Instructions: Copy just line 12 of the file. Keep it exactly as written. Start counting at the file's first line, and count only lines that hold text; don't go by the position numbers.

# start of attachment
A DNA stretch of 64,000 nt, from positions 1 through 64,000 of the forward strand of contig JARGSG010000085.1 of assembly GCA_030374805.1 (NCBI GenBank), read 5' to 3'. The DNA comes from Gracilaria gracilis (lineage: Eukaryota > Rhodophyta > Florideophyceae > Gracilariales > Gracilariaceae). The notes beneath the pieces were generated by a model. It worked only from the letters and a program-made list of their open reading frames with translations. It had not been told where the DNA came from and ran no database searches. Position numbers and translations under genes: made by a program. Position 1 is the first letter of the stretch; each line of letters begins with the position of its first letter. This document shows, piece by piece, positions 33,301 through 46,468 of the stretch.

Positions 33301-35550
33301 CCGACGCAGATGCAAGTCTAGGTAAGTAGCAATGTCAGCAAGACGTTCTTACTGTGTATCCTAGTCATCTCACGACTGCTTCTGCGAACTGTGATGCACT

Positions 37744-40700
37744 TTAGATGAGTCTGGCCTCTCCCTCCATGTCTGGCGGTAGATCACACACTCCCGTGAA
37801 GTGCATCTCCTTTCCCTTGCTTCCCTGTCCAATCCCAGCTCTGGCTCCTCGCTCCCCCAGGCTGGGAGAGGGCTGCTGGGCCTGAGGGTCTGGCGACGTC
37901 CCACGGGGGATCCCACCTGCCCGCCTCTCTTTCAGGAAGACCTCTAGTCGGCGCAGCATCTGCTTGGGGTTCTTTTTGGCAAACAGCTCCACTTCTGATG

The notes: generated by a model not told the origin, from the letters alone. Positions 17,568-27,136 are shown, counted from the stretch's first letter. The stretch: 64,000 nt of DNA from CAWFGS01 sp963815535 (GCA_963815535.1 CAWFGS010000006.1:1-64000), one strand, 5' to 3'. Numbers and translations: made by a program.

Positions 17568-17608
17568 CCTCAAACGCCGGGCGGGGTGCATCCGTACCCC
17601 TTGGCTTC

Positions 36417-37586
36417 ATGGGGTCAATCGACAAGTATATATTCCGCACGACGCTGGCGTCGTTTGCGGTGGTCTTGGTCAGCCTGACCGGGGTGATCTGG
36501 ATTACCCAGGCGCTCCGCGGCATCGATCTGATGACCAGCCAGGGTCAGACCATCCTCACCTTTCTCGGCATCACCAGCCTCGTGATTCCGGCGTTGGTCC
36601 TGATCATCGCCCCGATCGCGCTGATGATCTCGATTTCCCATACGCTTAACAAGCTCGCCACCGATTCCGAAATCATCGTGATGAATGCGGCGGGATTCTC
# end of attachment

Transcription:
Positions 36417-37586